My friend Gulzar Natarajan suggested that I read Andrew Haldane’s paper, ‘Stuck’ – a speech that he delivered in June of last year.
How does Mr. Haldane propose to reconcile Chart 17 and Table 2 WITH Chart 9? Chart 9 shows tear-way equity markets. Table 2 shows cash balances piled up in corporations. Chart 17 shows very modest real investment revival in the developed world. Any policy that seeks to address Table 2 (get firms to spend cash on real investments) is only ending up sending equity prices higher, creating more divergence between the real economy and financial markets.
Why are financial markets, especially in the U.S., on a tear when global real rates are negative, when liquidity/investment ratio is so high suggesting subdued path for future profitability of investments?
How does one explain the US real stock market performance in Chart 9, without recourse to the monetary easing that has been pursued since 2008? That also explains the sentence above and the ‘half-empty’ mindset among the public (economic agents, to be more formal).
Zerohedge captured it well here. What central banks have done will have real consequences for a long time to come:
Asset prices remain primarily supported by excess monetary abundance across the world:
- There have been 667 interest rate cuts by global central banks since Lehman;
- G7 central bank governors Yellen, Kuroda, Draghi, Carney & Poloz have been in their current posts for a collective 17 years, yet only one (Yellen in Dec’15) has actually hiked interest rates during this time;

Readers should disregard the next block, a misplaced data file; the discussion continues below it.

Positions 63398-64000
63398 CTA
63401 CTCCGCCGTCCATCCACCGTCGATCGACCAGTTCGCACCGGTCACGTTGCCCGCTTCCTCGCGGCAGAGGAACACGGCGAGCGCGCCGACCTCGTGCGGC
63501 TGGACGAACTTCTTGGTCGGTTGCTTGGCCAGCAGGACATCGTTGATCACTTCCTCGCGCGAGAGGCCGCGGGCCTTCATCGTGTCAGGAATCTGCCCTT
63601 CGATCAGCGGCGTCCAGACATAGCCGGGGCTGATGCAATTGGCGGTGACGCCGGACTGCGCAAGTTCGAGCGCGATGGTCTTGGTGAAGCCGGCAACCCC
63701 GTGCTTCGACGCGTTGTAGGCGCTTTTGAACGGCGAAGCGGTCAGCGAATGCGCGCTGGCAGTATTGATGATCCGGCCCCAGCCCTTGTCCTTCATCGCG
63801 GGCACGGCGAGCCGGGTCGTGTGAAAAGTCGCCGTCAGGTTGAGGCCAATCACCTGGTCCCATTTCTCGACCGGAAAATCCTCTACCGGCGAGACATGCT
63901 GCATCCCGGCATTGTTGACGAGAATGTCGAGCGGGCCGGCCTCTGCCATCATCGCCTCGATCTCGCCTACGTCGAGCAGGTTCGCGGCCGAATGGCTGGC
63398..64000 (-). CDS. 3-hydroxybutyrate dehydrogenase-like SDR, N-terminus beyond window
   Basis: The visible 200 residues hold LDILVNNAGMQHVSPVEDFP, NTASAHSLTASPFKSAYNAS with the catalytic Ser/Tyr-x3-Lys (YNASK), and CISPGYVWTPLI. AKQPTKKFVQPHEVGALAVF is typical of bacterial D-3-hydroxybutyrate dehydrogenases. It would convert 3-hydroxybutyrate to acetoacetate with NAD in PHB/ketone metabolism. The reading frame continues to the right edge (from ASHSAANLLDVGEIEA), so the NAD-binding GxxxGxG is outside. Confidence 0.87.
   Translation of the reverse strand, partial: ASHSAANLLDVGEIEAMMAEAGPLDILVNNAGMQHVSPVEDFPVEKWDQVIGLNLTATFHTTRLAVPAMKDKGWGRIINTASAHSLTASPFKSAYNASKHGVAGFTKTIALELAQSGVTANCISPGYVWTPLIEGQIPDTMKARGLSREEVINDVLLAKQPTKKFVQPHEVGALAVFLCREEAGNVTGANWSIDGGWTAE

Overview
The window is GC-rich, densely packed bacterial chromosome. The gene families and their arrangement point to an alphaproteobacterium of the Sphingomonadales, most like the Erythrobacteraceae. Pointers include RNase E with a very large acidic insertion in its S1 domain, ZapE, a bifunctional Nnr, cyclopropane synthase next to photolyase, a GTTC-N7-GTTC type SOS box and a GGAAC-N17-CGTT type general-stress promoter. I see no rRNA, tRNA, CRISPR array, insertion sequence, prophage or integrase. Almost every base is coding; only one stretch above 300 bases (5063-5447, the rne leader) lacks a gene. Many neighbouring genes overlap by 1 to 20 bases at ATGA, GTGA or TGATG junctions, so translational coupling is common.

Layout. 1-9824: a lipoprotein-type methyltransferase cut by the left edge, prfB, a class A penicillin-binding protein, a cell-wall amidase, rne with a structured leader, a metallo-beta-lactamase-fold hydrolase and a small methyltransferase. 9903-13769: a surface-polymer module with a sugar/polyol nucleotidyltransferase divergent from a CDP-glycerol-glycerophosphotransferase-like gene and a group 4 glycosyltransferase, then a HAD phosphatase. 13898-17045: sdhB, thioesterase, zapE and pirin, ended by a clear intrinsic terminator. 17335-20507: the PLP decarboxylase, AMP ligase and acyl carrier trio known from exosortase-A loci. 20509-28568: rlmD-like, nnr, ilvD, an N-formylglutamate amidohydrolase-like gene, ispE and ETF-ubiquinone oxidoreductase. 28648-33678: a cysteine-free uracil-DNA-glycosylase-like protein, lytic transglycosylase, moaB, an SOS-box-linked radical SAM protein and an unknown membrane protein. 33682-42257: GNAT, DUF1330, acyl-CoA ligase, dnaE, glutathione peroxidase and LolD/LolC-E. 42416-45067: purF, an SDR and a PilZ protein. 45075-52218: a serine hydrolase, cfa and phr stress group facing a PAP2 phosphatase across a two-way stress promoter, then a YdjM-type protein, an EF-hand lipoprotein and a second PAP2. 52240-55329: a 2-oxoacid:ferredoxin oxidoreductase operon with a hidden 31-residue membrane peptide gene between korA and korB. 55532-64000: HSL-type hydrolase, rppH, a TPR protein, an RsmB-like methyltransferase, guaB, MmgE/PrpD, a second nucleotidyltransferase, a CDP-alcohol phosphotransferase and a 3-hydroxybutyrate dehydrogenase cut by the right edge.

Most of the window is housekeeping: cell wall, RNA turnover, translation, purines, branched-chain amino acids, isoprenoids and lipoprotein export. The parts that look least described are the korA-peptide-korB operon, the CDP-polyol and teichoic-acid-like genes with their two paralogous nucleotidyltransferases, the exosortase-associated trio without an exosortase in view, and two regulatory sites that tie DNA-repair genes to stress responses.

- Central banks own $25tn of financial assets (a sum larger than GDP of US + Japan, and up $12tn since Lehman);
- There are currently $12.3tn of negative yielding global bonds (28% of total);
- There is currently $8tn of negative yielding sovereign debt (54% of total). [Link]
The reason that monetary tightening had had to be reversed in the past (his Table 3) might probably have to do with the fact that they were kept too loose for too longer – longer than necessary – without allowing forces of creative destruction to play their role.
Indeed, his concluding paragraph could so easily be used against all the monetary policy adventurism, post-2008. The kite (economic growth in advanced economies) might well have come unstuck without monetary policy getting stuck into zero, negative territories and in the skies with helicopters.
It is very surprising – to put it mildly – that Andy Haldane is woefully insufficiently critical of the policies pursued by his institution. The surprise is all the greater since the person who led it has expressed so much scepticism in his book (Mervyn King).
Also, if one perused John Williams’ piece on the low R* world, he refers at least twice to the need for cost-benefit analysis of any new policy move – having a higher inflation target or the pursuit of nominal GDP targeting, etc.
That openness to reckoning with costs is missing from the recent perspectives of Andrew Haldane. That is sadder than surprising.